President Obama said the nation should create “a Smart Manufacturing infrastructure and approaches that let operators make real-time use of ‘big data’ flows from fully-instrumented plants in order to improve productivity, optimize supply chains, and improve energy, water, and materials use,” when he proposed a National Network of Manufacturing Innovation institutes on March 9, 2012.
Now that he’s won re-election, President Obama can hopefully establish strong U.S. industrial policies to accelerate the huge business investments necessary to modernize the world’s oldest industrial base and finally unleash the pent-up potential of a 21st Century Smart Manufacturing revolution. This has been too long overdue. Ten years ago, a bi-partisan Congress passed the U.S. Manufacturing Enterprise Integration Act of 2002 which authorized a $150 million three-year program for the National Institute of Standards & Technology to develop the foundations for a Smart Manufacturing infrastructure and approaches. However, then-President Bush refused to fund it!
President Obama talked about manufacturing continually on the campaign trail. As he has during his first term in office, he made a point of highlighting manufacturing’s integral role in our economy. His administration’s leadership in fast-tracking programs that support Smart Manufacturing technology breakthroughs are the critical next steps to increase U.S. manufacturing competitiveness.
“Investing in technology, equipment and automation” is the #1 way that U.S. manufacturers say they can increase competitiveness – when Michael Porter’s surveyed all Harvard Business School graduates and asked that open-ended question in his “Prosperity at Risk” report. While many manufacturers have historically asked federal policy makers in Washington DC to “level the playing field” by lowering taxes, regulatory, health care and other costs, most U.S. companies have taken matters into their own hands and stayed competitive by continuously improving productivity to overcome the higher costs of doing manufacturing in America.
The last time America faced a manufacturing crisis similar to the one today was in the 1980’s, when competition from Japan revealed quality problems and inefficiency in U.S. firms that had accumulated during a generation of post-war dominance. Then, American leaders from policy, business, labor, and academia engaged in a vigorous debate, came to a shared understanding of the challenges, and pursued a set of public policies and private practices that started the Quality Movement such as the U.S. Malcolm Baldridge Award. The Quality Movement boosted U.S. productivity and laid the groundwork for two decades of prosperity.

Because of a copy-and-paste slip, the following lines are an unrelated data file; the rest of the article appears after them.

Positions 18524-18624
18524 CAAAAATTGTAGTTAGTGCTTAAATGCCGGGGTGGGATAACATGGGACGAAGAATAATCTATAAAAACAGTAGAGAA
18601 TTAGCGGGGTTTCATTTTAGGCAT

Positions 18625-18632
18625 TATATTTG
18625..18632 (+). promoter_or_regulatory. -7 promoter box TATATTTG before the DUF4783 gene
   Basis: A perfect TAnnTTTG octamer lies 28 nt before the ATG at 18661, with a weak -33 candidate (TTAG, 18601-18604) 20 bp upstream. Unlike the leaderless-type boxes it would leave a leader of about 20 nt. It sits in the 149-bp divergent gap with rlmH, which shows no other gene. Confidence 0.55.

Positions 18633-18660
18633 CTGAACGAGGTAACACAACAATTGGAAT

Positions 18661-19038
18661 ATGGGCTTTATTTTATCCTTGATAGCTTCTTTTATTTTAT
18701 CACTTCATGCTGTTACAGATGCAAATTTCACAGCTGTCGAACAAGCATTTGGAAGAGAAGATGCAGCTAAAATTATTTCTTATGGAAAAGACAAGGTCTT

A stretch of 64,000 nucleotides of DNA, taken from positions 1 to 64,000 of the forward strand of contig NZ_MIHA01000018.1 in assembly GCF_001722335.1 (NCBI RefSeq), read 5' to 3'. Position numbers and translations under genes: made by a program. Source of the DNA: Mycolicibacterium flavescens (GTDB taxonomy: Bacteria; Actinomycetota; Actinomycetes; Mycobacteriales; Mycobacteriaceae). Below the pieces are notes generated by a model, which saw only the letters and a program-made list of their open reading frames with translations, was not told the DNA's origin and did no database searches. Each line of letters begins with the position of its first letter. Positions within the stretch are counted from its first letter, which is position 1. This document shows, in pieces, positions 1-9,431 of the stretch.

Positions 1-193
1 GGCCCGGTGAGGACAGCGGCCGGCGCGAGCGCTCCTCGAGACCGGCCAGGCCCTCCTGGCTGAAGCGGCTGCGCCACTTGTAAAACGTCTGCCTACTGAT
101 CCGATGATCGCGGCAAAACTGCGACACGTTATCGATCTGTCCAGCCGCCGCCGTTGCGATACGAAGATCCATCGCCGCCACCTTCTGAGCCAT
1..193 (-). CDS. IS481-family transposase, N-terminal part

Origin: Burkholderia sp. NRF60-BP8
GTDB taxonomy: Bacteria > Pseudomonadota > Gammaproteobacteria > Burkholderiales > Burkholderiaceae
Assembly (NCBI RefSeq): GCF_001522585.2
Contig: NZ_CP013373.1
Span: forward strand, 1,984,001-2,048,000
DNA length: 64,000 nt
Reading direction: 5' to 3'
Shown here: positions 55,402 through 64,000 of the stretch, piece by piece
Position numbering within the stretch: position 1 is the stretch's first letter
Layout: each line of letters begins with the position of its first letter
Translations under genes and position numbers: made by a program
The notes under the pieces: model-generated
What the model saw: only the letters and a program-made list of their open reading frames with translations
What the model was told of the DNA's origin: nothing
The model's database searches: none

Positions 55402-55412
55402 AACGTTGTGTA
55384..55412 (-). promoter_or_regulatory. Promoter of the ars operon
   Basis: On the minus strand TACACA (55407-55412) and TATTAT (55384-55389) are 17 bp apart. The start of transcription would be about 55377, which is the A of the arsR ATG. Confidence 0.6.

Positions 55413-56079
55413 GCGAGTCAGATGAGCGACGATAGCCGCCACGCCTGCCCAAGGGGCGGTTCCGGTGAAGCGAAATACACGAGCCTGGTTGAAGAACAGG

For two decades, manufacturers repeatedly executed lean, Six Sigma, Kaizan and other cost reduction strategies that successfully streamlined operations and reduced waste. U.S. Manufacturing has been one of the world’s best productivity success stories. However, those strategies are now reaching the law of diminishing returns. Federal funding for the Baldridge award was even eliminated this year.
Investments in technology, equipment and automation are the next logical step for U.S. manufacturers to improve productivity and stay competitive. As the IT revolution hits modern factory floors, the next generation of 21st Century Smart Manufacturing will cause the equivalent of the Quality Movement and much more. Not only will it yield a new era of greater industrial productivity and global competitiveness, but these flexible factories of the future will be safer, cleaner, and more energy efficient. Similar to President Reagan’s leadership role in the Quality movement of the 1980’s, President Obama can be the nation’s leader in starting a 21st Century Smart Manufacturing movement.